This post is by Jason Lemkin from SaaStr
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Everyone’s journey is a bit different. Clearly, some folks are skilled enough to start right there, e.g. the Stripe founders, Bill Gates, etc. For me, it took a while to build up the experiences and confidence to get there:
- First, I worked with enough startups and CEOs to “get it”. I had a chance as a startup lawyer working in “Silicon Valley” to work with 20+ startups. Saw a few IPO, a bunch get acquired, a number fail. This also gave me a chance to interact with dozens of CEOs, founders and VCs. This doesn’t teach you how to be a CEO yourself, but it does help you learn what the best ones do. So you can copy them a bit.
- Second, I joined the best startup that would have me, as a Director and then Senior Director. We then had our own mini rocketship, hitting challenges and being and then being part of an IPO. I didn’t build it myself. But I got to part of the management team and make mistakes, and work cross-functionally with the other leaders and managers.
- Third, I then managed a small team. This was critical to learning what management really was. The first team I managed I inherited, and I was terrible at it. But I started to learn what it took to recruit, inspire, and yes fail a team.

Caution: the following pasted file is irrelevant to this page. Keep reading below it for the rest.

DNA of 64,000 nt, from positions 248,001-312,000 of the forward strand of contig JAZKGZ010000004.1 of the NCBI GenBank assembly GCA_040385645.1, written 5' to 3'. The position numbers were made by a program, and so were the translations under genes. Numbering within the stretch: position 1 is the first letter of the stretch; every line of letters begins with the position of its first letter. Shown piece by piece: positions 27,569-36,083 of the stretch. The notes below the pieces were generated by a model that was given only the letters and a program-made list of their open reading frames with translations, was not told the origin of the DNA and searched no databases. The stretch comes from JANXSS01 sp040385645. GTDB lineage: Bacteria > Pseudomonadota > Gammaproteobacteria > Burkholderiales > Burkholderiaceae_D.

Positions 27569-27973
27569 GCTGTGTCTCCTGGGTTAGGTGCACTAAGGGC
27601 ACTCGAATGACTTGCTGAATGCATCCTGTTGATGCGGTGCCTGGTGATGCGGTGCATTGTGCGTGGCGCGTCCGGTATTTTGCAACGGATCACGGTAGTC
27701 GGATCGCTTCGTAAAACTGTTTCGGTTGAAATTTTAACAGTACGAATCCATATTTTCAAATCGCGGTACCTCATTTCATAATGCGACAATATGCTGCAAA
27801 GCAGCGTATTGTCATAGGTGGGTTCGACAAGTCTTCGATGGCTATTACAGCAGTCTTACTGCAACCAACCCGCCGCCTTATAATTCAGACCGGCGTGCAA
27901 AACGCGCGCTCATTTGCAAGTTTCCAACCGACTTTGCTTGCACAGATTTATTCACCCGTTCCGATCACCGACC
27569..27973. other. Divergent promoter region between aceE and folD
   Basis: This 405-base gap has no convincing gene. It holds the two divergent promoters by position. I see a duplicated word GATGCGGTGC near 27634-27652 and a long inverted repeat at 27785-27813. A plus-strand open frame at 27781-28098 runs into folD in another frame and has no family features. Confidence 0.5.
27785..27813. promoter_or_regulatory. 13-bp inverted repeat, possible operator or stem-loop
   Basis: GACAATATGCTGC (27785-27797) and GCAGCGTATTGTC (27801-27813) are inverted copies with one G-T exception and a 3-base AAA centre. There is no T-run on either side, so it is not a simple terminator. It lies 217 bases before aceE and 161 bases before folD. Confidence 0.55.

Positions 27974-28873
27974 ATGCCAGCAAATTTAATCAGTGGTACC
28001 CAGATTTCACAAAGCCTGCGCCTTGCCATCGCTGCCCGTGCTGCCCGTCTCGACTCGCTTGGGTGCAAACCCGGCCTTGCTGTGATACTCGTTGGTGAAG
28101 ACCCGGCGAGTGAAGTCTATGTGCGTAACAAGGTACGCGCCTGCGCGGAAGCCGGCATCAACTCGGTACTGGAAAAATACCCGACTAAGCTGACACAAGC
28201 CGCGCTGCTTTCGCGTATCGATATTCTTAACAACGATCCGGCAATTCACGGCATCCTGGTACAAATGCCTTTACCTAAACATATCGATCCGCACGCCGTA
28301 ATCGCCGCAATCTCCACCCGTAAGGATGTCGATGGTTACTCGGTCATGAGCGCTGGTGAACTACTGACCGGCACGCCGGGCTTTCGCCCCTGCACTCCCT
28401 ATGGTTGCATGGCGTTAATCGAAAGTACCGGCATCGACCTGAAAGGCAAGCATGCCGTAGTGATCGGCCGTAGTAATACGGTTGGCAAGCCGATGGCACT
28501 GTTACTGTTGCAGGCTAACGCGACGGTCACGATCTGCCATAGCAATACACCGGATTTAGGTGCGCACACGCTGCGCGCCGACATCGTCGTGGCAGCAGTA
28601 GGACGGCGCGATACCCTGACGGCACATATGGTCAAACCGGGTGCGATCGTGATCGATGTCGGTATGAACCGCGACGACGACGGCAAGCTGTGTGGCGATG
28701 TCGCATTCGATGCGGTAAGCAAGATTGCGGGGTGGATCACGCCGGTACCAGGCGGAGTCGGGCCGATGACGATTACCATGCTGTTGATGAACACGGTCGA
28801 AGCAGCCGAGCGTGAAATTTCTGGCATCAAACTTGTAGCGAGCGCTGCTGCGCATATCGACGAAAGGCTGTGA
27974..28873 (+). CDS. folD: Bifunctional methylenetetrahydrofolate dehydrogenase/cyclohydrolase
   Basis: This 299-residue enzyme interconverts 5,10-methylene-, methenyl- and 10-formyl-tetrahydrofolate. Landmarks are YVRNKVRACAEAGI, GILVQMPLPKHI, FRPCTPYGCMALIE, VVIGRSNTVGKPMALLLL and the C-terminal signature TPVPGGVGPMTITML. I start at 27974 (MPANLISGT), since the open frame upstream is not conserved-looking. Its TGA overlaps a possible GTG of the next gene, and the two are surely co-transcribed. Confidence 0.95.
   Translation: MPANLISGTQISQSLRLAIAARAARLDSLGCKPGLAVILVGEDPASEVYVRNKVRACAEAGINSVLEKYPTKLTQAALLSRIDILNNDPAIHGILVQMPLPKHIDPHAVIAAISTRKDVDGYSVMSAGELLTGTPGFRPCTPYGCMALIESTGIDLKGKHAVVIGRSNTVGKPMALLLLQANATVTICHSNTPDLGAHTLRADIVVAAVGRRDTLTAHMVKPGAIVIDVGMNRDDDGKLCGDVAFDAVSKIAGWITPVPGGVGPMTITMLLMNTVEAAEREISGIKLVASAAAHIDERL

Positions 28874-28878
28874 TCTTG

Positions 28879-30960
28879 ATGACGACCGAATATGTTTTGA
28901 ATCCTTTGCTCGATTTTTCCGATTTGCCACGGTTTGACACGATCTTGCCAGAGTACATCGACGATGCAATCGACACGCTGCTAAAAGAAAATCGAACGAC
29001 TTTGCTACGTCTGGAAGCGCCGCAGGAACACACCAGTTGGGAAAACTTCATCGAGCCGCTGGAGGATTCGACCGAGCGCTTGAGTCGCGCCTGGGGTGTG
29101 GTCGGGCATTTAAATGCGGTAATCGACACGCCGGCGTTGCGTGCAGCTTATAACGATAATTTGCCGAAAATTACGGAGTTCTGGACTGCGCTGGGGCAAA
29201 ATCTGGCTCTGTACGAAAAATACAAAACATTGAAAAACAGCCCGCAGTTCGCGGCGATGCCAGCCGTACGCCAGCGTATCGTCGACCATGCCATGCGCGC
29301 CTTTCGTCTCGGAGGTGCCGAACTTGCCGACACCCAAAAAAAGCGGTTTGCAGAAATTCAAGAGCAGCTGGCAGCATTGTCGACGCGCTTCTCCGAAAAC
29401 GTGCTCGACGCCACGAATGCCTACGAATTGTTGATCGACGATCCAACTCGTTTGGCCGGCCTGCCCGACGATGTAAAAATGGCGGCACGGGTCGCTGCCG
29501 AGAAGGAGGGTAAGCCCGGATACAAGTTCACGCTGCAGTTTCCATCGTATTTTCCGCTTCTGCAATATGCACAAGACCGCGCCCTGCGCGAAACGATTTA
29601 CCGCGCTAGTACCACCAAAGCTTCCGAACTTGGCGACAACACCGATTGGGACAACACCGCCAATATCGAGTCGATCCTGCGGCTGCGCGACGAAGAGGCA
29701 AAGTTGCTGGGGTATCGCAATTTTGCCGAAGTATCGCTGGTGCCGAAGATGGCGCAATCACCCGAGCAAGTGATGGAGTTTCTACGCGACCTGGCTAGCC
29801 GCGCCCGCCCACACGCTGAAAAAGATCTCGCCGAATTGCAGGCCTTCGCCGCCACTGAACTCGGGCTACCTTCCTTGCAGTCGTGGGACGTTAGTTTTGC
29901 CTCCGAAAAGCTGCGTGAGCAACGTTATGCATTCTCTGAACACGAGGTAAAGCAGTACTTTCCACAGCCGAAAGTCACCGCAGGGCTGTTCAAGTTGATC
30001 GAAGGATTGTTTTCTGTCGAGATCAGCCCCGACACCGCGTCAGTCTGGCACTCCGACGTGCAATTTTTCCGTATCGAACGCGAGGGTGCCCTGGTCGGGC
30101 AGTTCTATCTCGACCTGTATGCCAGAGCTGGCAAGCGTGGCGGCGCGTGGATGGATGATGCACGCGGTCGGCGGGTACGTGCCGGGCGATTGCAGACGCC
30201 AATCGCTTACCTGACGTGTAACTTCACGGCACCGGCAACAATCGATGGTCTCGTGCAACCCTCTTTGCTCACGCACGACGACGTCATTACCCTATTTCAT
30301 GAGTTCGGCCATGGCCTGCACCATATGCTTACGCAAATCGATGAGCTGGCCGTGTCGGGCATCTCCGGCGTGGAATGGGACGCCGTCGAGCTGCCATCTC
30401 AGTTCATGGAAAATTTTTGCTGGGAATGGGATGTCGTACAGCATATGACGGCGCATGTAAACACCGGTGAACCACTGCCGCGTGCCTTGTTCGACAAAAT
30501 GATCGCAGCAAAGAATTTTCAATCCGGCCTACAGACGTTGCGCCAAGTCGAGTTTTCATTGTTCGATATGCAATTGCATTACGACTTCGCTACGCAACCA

- Fourth, I found a great co-founder. When the time came when I found some white space, an opportunity to start a company, there was no way I could have done it without a co-founder better than me. Luckily, she worked in the same company and had co-invented the technology.
- Fifth, I raised the money and built the team and closed the first customers. You don’t always need to raise money to do a start-up. Bootstrapping is far better. But if you do need to raise money, it’s the CEO that has to do it. And I learned to recruit. To hire our CTO, our first VPE, etc. etc. And to close $6m in customer contracts through founder-led sales.